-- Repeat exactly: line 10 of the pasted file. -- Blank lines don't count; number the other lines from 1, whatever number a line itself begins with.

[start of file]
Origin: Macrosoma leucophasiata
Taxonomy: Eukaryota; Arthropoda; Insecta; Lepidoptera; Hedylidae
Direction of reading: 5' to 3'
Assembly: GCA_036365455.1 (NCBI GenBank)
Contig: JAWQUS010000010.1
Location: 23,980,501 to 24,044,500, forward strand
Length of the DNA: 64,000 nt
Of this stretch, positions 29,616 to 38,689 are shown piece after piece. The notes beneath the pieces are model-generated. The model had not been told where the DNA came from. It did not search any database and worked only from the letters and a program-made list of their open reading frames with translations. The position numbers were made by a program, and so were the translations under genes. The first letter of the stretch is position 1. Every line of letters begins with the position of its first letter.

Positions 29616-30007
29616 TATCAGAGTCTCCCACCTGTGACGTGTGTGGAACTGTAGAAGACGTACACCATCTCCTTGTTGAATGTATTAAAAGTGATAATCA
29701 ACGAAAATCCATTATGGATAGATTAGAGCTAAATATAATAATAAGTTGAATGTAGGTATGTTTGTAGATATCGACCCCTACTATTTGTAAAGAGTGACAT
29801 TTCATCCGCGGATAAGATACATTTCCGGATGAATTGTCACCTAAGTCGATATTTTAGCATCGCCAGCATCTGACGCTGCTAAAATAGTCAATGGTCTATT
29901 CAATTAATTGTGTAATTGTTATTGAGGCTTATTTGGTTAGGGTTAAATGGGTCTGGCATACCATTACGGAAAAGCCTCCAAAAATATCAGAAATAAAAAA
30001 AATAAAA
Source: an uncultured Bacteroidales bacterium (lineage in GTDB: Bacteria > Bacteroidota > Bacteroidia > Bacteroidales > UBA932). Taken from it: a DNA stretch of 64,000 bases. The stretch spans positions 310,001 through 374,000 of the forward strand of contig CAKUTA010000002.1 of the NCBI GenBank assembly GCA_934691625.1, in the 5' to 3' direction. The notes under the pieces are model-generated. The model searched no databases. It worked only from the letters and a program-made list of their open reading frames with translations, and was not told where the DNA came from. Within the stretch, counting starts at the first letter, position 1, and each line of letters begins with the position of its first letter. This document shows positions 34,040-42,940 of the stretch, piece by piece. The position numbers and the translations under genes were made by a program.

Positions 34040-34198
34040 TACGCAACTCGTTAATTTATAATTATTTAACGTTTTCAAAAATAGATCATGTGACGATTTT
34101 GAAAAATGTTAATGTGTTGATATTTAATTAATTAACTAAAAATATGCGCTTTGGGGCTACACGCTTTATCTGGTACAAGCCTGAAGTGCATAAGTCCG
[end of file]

29616 TATCAGAGTCTCCCACCTGTGACGTGTGTGGAACTGTAGAAGACGTACACCATCTCCTTGTTGAATGTATTAAAAGTGATAATCA